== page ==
Figure 3: (a and b) Left submandibular, sublingual and submental space infection

Click here to view
Figure 4: (a and b) Left buccal, submasseteric, and submandibular space infection

Click here to view
Figure 5: (a and b) Post-traumatic hematoma in spaces-submental, left submandibular, sublingual

Click here to view
Figure 6: (a and b) Left submandibular, left sublingual and submental space infection

Click here to view
Figure 7: (a and b) Left submandibular, left sublingual and submental space infection

Click here to view
Figure 8: (a and b) Granulomatous lymphadenitis with caseous necrosis

Click here to view
Figure 9: (a and b) Granulomatous lymphadenitis with caseous necrosis

Click here to view
Figure 10: (a-c) Radicular cyst right body of mandible involving tooth #28, 29

Click here to view
Figure 11: (a) Open reduction and internal fixation left angle fracture of mandible. (b) Preoperative X-ray left angle fracture. (c) Postoperative X-ray open reduction and internal fixation angle fracture left

Click here to view



  Discussion Top


LAs are frequently administered to perform incision and drainage of maxillofacial infections of odontogenic origin. Whenever the abscess involves the deeper facial spaces, GA is commonly used. The effective use of LAs can provide both patient comfort and safety to perform surgery in deeper planes of the neck and perimandibular region. SCP block takes care of the pain in skin incision and the necessary tissue dissection. By combining SCP block with our known techniques of nerve blocks such as the inferior alveolar and long buccal nerve blocks, a high level of safety and positive outcome was achieved. No adverse drug or technique incidents were recorded in our case series. Moreover, costs of the patient can be lowered. It is important to mention the limitations of this technique and the complications include infection, hematoma, phrenic nerve blockade, LA toxicity, nerve injury, and spinal anesthesia.[5]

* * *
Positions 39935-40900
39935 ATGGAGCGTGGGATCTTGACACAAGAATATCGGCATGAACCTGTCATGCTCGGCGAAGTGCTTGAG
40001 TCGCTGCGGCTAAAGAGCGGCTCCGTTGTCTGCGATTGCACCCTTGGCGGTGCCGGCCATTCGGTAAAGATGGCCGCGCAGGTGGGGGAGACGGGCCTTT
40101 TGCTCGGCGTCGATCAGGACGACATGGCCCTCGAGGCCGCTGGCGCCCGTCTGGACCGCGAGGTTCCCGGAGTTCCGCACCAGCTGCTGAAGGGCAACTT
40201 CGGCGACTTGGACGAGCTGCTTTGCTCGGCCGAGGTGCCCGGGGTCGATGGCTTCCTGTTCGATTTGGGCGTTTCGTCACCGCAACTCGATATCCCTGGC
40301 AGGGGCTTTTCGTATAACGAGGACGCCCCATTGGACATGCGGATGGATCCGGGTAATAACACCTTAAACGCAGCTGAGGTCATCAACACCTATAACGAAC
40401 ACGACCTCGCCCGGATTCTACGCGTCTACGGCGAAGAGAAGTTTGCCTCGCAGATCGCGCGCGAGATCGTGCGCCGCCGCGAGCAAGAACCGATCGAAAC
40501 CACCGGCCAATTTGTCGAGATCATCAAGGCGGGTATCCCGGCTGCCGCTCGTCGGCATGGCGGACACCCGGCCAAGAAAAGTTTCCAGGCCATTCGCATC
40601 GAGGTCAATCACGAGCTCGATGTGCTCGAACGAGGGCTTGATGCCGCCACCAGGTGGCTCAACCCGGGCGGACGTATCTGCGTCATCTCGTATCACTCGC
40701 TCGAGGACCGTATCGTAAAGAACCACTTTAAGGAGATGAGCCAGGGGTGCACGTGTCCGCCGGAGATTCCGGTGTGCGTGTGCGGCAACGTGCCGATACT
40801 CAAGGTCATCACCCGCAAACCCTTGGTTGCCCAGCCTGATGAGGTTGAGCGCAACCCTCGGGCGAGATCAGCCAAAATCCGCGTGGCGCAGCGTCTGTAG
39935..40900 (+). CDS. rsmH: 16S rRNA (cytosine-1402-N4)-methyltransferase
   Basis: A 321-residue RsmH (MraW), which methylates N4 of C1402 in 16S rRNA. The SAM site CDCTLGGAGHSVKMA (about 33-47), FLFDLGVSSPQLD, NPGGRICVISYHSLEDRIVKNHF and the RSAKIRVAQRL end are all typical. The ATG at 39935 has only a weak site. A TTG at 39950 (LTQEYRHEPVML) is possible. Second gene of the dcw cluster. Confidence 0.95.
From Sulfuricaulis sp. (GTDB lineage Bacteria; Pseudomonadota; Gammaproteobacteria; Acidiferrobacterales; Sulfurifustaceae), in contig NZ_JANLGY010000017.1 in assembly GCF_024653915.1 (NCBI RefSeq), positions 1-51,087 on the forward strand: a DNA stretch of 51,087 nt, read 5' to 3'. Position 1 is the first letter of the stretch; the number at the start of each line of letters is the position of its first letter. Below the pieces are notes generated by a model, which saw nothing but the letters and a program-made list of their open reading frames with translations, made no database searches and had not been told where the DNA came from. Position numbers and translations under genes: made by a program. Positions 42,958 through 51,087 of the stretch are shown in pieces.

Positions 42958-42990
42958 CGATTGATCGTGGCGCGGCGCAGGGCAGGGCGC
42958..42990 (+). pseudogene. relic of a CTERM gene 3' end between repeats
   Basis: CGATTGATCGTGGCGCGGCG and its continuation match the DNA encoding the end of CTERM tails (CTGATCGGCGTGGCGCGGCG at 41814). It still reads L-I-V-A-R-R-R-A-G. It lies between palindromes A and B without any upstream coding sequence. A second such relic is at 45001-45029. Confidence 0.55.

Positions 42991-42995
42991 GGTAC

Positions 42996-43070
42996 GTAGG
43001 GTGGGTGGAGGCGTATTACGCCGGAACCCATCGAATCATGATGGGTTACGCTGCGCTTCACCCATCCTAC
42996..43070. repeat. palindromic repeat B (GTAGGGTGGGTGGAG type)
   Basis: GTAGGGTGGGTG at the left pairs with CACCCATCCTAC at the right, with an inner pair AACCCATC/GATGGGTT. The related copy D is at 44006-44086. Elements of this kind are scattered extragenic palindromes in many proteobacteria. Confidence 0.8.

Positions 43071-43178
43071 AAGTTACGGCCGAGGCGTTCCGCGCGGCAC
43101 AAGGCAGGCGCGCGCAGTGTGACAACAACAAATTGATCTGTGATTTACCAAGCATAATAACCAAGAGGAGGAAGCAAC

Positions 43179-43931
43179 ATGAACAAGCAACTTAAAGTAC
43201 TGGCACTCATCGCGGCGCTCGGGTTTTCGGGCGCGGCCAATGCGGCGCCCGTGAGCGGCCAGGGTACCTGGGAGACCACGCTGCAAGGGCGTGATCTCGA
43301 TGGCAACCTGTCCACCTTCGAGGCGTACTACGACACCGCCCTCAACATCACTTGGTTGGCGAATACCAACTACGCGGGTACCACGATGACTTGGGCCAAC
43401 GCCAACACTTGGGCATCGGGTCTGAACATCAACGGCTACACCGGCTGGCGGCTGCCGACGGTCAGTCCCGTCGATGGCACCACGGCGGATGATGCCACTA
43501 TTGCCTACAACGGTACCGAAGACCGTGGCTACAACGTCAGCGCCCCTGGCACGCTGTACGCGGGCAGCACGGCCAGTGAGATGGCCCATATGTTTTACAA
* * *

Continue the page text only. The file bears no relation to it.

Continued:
Conclusion Top